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Design Research: Three Tools for Mountaineering Novel Terrain
Design research is a broad concept. Let’s break it down a bit. I think of design research as a set of three tools for addressing novel problems: foundational research, design strategy, and iterative prototyping. To understand each tool, let’s consider a simple analogy for the process of directed innovation.
Early-stage innovation is like climbing to the tallest peak of a mountain range…
As you stand at the base of the mountain, you realize this mountain is steep and untamed. It has not been climbed before, and there is likely a reason for that.
Not only do you want to get to a summit, but you want to get to the *right* summit — the tallest peak you can climb to — without getting stuck on the lower levels surrounding it.
For design research, this peak represents the ideal fit between design and need, product and market, service and serviced. It symbolizes a problem being successfully solved as well as possible.1
…covered in landmines…
If you make a wrong step at the wrong time it can be game over.2
About 95% of startups fail.3 In my experience, the failure rate is similar for innovation ventures in large corporations and in the public sector.
…in the dark.
In the dark, we cannot see the landmines, or even which path actually leads up the mountain! One of the biggest reasons for innovation’s high failure rate is that teams cannot see the existential risks that surround them or the opportunity ahead of them. Focusing only on your immediate area can give you the illusion of upward progress, but if you can’t see the bigger picture, you are likely to find yourself disoriented atop a much smaller foothill or hit a landmine.
Realistically, you would not attempt to climb this mountain without some basic tools, but teams and organizations often try to innovate without the basic tools provided by design research.
Design research gives us a map, a route, and a flashlight.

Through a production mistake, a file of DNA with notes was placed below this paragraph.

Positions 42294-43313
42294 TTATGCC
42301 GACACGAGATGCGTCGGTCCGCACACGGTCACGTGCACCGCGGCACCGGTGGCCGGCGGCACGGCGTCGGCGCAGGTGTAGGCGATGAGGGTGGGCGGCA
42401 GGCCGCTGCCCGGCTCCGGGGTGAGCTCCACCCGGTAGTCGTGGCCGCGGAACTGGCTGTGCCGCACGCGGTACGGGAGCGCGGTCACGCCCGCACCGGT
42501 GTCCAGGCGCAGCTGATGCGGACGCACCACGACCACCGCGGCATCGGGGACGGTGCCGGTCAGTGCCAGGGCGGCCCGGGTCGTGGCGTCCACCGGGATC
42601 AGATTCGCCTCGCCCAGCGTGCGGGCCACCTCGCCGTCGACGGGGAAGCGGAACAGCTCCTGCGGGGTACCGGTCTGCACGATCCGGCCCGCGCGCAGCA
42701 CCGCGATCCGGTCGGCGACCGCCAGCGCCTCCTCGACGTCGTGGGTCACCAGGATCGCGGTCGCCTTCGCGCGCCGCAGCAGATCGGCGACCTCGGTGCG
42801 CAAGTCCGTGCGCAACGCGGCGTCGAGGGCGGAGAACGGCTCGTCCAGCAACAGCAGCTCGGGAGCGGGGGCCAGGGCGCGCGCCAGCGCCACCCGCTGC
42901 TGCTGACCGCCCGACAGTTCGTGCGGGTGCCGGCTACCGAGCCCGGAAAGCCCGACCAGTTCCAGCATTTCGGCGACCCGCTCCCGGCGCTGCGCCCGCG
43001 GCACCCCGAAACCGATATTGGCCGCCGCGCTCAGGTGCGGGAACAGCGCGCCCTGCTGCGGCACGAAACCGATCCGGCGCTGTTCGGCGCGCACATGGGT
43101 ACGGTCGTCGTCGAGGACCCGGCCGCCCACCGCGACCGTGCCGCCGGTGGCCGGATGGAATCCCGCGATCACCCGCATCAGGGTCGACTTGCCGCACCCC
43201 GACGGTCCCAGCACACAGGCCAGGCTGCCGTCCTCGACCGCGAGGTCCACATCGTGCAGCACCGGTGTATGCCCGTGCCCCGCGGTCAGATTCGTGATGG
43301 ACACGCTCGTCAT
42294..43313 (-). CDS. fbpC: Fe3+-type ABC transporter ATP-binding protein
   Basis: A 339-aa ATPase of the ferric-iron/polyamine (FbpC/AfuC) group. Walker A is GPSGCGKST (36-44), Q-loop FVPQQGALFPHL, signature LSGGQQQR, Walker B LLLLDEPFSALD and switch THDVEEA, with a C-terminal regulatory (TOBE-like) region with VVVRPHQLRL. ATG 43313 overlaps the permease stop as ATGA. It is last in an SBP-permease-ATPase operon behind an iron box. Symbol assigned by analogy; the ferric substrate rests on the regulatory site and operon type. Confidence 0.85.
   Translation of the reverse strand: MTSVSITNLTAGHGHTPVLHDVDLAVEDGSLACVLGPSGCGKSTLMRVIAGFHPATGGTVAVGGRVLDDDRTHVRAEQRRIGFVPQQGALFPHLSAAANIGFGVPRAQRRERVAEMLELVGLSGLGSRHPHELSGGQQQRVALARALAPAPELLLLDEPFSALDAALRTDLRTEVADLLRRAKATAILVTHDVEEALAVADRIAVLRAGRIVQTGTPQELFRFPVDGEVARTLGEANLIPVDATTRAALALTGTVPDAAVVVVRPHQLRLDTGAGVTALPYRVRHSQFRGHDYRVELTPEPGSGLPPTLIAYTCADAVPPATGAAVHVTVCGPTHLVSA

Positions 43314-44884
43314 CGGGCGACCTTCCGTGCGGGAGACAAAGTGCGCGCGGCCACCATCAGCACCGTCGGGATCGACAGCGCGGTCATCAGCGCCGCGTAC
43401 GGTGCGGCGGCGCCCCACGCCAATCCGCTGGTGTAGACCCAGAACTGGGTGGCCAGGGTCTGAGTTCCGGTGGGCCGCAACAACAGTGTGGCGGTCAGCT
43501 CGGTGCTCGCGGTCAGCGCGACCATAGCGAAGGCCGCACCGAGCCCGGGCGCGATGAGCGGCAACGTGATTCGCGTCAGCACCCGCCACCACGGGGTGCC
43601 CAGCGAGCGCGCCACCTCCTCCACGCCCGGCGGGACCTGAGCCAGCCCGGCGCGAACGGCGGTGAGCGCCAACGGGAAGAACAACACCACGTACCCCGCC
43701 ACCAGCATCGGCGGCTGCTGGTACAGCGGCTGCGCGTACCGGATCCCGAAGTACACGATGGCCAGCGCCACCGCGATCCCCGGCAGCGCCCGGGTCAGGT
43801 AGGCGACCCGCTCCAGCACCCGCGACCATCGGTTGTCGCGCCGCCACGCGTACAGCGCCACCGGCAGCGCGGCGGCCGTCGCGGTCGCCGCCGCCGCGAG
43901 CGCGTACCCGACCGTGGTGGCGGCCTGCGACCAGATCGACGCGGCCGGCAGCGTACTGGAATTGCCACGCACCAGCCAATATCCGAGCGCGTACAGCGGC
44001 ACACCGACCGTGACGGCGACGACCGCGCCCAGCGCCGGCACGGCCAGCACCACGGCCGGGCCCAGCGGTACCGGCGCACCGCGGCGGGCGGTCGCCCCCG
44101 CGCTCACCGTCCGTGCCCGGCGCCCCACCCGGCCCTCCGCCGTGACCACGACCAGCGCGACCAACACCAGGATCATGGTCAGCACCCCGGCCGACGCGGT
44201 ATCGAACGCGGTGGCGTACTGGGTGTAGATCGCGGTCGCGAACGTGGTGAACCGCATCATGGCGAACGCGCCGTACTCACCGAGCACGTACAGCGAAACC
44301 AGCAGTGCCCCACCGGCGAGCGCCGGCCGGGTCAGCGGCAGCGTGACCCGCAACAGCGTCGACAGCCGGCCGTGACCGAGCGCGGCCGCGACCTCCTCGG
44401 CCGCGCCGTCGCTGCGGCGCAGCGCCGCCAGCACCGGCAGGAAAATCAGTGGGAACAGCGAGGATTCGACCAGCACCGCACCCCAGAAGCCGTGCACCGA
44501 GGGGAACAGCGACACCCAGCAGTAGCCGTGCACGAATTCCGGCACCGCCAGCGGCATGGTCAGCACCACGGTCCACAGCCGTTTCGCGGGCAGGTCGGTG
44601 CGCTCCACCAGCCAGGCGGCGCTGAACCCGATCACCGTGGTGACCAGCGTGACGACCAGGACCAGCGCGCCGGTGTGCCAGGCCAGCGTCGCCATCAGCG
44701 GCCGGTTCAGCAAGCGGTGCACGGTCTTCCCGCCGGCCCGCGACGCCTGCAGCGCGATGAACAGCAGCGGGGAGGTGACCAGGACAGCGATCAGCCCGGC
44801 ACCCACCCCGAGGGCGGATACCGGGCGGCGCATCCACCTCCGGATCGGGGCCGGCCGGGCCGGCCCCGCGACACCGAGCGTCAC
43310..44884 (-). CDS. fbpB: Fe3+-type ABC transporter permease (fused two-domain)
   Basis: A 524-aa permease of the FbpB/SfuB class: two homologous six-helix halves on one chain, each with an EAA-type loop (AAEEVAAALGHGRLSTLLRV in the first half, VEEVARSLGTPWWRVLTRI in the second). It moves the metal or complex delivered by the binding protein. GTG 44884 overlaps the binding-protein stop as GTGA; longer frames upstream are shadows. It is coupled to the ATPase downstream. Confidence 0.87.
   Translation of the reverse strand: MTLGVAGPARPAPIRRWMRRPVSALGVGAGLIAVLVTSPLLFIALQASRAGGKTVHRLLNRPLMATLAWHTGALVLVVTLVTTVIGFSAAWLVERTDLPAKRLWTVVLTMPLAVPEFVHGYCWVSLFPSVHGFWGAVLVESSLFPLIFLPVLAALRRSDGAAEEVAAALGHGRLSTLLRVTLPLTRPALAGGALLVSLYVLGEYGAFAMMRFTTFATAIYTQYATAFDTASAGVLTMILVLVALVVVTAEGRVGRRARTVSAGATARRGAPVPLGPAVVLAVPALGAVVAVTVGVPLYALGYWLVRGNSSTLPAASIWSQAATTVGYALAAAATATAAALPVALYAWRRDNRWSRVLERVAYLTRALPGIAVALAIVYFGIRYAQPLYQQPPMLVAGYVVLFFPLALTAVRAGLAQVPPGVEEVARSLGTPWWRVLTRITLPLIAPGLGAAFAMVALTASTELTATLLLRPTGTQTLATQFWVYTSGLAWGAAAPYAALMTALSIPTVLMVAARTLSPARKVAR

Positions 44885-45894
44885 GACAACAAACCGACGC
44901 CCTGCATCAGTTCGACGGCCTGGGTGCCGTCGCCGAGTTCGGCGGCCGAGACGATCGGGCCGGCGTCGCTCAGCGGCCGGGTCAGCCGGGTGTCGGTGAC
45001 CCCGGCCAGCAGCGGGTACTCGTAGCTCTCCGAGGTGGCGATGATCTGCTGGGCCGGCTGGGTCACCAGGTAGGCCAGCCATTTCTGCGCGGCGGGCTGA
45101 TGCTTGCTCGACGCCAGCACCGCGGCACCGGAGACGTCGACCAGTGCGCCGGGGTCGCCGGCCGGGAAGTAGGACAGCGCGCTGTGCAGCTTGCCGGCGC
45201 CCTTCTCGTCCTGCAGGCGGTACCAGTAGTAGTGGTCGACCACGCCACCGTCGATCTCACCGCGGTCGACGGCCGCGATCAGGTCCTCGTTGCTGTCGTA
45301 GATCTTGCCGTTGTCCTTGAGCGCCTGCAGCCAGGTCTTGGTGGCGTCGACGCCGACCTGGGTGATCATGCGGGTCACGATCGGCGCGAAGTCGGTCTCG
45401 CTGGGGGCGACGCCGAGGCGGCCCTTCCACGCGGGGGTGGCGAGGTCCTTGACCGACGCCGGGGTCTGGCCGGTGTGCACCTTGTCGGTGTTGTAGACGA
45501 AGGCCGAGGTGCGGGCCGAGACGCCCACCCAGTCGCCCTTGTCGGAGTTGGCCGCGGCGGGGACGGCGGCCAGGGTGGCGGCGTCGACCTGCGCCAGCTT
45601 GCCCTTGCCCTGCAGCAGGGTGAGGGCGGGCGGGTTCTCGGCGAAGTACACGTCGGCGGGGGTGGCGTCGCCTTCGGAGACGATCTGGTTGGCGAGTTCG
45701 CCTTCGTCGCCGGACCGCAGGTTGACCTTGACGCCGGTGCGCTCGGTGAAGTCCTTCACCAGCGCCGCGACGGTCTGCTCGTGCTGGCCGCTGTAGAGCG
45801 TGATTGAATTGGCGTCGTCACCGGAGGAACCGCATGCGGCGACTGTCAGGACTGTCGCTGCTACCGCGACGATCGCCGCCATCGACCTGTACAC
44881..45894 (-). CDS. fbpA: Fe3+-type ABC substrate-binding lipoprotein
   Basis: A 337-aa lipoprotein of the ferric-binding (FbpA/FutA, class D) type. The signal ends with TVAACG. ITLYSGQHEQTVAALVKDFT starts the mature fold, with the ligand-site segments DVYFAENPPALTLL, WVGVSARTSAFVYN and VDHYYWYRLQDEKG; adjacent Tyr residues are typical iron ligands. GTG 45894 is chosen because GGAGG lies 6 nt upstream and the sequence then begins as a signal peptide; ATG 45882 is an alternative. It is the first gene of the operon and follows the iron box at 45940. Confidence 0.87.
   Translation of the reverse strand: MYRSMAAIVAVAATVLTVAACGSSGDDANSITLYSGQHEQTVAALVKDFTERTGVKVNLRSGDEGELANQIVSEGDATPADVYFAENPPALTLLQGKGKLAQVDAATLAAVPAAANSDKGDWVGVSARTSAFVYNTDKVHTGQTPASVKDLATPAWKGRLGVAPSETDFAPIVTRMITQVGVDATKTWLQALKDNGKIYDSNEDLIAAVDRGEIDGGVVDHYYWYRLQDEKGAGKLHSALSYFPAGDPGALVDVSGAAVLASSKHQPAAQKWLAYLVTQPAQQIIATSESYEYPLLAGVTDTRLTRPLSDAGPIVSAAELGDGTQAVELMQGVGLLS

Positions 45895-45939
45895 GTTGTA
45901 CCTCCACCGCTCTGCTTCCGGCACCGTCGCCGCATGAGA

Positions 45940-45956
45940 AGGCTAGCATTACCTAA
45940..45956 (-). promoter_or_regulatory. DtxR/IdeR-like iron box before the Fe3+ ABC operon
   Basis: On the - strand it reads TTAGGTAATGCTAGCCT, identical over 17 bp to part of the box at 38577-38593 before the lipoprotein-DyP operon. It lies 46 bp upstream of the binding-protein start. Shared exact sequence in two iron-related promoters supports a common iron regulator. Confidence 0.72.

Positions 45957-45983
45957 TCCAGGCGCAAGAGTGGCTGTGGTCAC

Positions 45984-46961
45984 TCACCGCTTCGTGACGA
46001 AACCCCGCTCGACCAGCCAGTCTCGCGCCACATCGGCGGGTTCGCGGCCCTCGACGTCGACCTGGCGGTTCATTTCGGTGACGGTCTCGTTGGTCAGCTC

Our odds of making it to the summit of this tall, dark, and landmine-covered mountain improve with three tools. A map can tell us which peak is tallest, a route can give us an informed plan, and a flashlight lets us see where we are stepping as we climb (preferably towards higher ground and not onto a landmine).
Foundational research is our map.
The map gives us a sense of where the highest peak and our goal really is, and it helps us avoid getting stuck on lower foothills.
We can use foundational research to obtain a 10,000ft aerial view of opportunities and risks. Here, the highest peak represents the right problem to solve, so we avoid becoming distracted by lesser issues. This map will not show us every rock, snake’s nest, and landmine, but it will give us a sense of the landscape and where we are headed.
Foundational research employs methods like ethnography, surveys, open-ended interviews, and literature synthesis to identify and craft a strong definition of the design problem, as well as any important behavioral dynamics that we will need to keep in mind.
For example, a foundational study on personal fitness might find that individuals who get less exercise tend to be less competitive in nature but possess a mental model of fitness associated with competitive sports. If our goal is to engage more people in personal fitness, we might define the design problem as the negative association between personal fitness and competitiveness. Thus, conducting foundational research lends us an overview of the personal fitness landscape and indicates where we aim to go.
Design strategy is our route.
Now that we have a map of the mountain, we can strategize about how we will climb it. The quality of our planned route is naturally dependent on the quality of our map. Drawing our route through this terrain map is where we turn robust knowledge into a strong plan of action.
There are many possible paths we can take up the mountain. In choosing a path, we are looking for leverage; we want the path that takes us furthest upward while demanding the least expenditure of energy and resources — after all, the air is thin up here!